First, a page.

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IR35 (Intermediaries Legislation number 35) is legislation, first introduced in April 2000, that aims to eliminate tax avoidance and National Insurance Contributions (NICs) avoidance through the use of intermediaries, such as Personal Service Companies or partnerships. IR35 is focused on workers who:
in HMRC's eyes, the key to IR35 is the relationship between the client and the worker. If the relationship is seen to be the same, then HMRC believes that tax and NIC's should be collection in the same manner as a traditional employee, as though employed directly through the company.
How does this work with contracting? Contractors typically provide a specialist skill to augment a companies capability for a short period. This could be to support a project, to trial a new capability, to install technology systems or machinery etc. In these instances, the contractor is providing a service to one ltd company (the client) that would typically be provided by another ltd company (the contractor).
HMRC love Contractors who form their own limited companies as it makes it very clean cut for them to understand the relationship, it's a traditional business model. Some contractors however don't want to form their own limited company, reasons include:
Due to the contractors preference and the clients desire for a temporary workforce, umbrella companies were borne. Umbrella Companies employee the contractors in order to provide accounting a payroll services to the contractors and enable them to work for the client without any of the tax, accounting and HMRC responsibilities associated with running a limited company.
Unfortunately, some umbrella companies became involved in bad practices:
These bad practices led to HMRC tightening up legislation and getting tougher with the industry. This has led to a number of good and bad decisions, the latest complexity is in terms of 'direction and Control'. Contractors who use an umbrella company typically never see the umbrella company, they just use them for the service. Although employed by the umbrella, they don't work for them. They complete work as strategically directed and controlled by the end client (as a contractor who works for their own limited company does).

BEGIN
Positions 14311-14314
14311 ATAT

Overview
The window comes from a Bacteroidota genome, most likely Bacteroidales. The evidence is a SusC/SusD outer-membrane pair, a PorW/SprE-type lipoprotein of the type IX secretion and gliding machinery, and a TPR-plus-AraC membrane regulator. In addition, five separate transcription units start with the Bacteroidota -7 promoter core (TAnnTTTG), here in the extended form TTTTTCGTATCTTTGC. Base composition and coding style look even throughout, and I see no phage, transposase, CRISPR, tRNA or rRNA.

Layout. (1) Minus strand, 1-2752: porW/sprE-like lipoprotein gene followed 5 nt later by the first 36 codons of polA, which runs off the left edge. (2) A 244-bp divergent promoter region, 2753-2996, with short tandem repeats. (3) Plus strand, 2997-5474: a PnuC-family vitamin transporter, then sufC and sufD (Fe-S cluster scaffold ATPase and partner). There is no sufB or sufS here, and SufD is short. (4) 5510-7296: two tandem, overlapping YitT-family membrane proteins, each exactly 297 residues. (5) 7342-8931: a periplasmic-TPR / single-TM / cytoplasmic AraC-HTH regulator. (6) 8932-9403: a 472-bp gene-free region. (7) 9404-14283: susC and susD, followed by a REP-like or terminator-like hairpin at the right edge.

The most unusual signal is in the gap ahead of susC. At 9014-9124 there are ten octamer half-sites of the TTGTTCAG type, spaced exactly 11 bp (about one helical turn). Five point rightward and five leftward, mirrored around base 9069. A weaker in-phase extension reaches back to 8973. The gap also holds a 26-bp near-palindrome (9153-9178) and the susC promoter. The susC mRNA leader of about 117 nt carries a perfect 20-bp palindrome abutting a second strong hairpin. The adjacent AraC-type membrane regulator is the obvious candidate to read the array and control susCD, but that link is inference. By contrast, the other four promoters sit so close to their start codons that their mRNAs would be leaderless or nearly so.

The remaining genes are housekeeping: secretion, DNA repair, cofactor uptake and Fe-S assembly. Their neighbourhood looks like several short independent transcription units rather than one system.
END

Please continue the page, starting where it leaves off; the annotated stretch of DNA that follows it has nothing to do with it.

There are many examples of challenges within the umbrella company industry but there are three key points for you to take away:
This is the most important question a contractor should ask themselves. When IR35 was introduced it was a typically poor planned and conceived HMRC initiative creating more grays than black and white clear cut lines for accountants and contractors to follow.
The resulting confusion over IR35 and it's interpretation resulted in a number of courts cases. These legal cases have provided the framework for an IR35 means test which helps to define whether a contractor is Inside or Outside of IR35 legislation. The IR35 means test was further galvanized in May 2012 when HMRC updated the tests, taking a risk based approach.
IR35 tests are now used by intermediaries (like umbrella companies) to assess whether HMRC would view the contractor as an employee of the end client. iCalculator have provided an online IR35 Status calculator which you can use to confirm whether you fall inside or outside of IR35.
The IR35 Status calculator refers to specific elements of the contract and the individual's working practices and provides a IR35 risk score which is recognized by HMRC. The IR35 risk score defines how likely HMRC are to review whether IR35 applies to you. The higher the risk, the more likely it is that IR35 applies to you and the more likely that HMRC will look at your payroll and accounts. The IR35 risk table is split into three categories:
The IR35 status calculation looks at twelve specific business entity tests as defined by HMRC. These include:
Answer the following questions to receive a IR35 Risk score for your contract. The IR35 Guage above will alter as you answer the questions.
If you are looking for accounting support with your new limited company or if you need support setting up your accounts as a contractor, iCalculator recommends Tempo, a solid, dependable company that the team at iCalculator have known and worked with since 2009.